Luv Rokambo - "Maze"
(Public Eyesore 2002, #47)
From Aural Innovations #23 (April 2003)
Luv Rokambo is the Japanese sound art duo of Toru Yoneyama and Osamu Kato. The CD was recorded during August of 2001 in Tokyo and reviews on the Public Eyesore page indicate this is their second release. The music consists of experimental collages of guitar, electronics, percussion, and various sound and voice manipulations, the vocals being delivered in a moaning, whining style. Luv Rokambo can be mellow at times, playing sparse guitarscapes that focus on texture and the feel of individual notes. But they can also be harsh and intense.
The album is a bit hit and miss, with some pieces being good examples of the possibilities of experimental sound art, and others being less than interesting and even careless in their execution. Among the tracks I enjoyed was "The Waste Land". The voice is somber, perhaps even anguished, but still somehow melodic. We're in experimental realms, but they are psychedelic ones with space guitar that straddles the border between Shoegaze and angst. On the more aggressive side is "Delayhead". The track begins with brain shattering noise-scapes which soon begin a give-and-take duel with the guitar and electronics. The guitar is more creative and fluid on this piece than others, making for interesting and considered variety. And for pure mind madness, "Maze" features sustained brain piercing tones combined with cosmic feedback and various other patterns that make for a cool Hendrix meets Heino freakout.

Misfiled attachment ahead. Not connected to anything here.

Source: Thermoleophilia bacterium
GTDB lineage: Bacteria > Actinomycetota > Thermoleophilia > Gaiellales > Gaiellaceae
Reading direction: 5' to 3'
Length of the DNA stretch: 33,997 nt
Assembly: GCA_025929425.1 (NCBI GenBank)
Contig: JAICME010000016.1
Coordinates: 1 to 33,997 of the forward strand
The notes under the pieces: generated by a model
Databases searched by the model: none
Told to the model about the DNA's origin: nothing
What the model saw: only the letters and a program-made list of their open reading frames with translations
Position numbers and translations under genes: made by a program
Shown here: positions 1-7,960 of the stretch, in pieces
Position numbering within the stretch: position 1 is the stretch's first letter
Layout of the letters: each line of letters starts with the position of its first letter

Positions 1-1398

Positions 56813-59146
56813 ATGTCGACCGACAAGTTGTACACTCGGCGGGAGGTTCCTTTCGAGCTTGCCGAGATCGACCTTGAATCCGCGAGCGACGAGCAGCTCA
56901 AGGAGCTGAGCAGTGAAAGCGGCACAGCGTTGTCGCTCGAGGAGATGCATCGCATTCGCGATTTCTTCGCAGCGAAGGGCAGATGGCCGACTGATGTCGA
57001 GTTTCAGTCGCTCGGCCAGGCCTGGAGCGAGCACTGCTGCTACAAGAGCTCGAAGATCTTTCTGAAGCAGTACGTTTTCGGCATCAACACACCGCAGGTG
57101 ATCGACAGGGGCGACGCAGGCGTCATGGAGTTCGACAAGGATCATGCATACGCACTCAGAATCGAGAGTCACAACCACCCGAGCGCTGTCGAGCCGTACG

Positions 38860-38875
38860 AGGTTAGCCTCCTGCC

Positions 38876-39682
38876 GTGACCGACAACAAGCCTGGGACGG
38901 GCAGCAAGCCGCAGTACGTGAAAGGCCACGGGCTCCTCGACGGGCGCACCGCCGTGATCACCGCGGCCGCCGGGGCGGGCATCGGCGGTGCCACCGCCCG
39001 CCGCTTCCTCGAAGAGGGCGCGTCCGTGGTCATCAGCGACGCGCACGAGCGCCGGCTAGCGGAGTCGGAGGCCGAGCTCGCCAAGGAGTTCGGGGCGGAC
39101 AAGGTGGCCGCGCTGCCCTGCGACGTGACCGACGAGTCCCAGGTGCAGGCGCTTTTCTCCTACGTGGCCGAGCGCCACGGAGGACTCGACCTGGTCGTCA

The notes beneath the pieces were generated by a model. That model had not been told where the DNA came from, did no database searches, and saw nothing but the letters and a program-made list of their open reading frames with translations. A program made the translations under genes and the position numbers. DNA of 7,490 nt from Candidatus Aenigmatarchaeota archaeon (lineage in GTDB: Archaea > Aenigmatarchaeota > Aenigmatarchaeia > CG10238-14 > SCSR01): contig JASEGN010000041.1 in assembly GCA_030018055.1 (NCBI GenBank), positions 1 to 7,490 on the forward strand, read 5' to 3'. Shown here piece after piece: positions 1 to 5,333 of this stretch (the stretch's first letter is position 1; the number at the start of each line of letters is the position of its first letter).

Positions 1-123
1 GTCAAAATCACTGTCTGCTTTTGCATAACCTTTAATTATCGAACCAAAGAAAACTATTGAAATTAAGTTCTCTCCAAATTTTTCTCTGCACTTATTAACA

Overall the album includes lots of good ideas and some very enjoyable moments, though Luv Rokambo don't consistently succeed. For example, some of the guitar on "Only Shadow/Without Human (III)", though focusing on somewhat minimalist patterns, has a rock guitar soloing feel (quite unintended I'm sure), which doesn't come off very well. I think it's this tendency toward aimless noodling that provides the albums weak moments. At the same time there are pieces that may not work completely, but are certainly interesting. In particular, "3" consists of moaning guitar and rapidly pulsating guitar textures combined with almost jazz styled drumming which took me a bit by surprise. Definitely enough good stuff to make this a worthwhile listen.
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Reviewed by Jerry Kranitz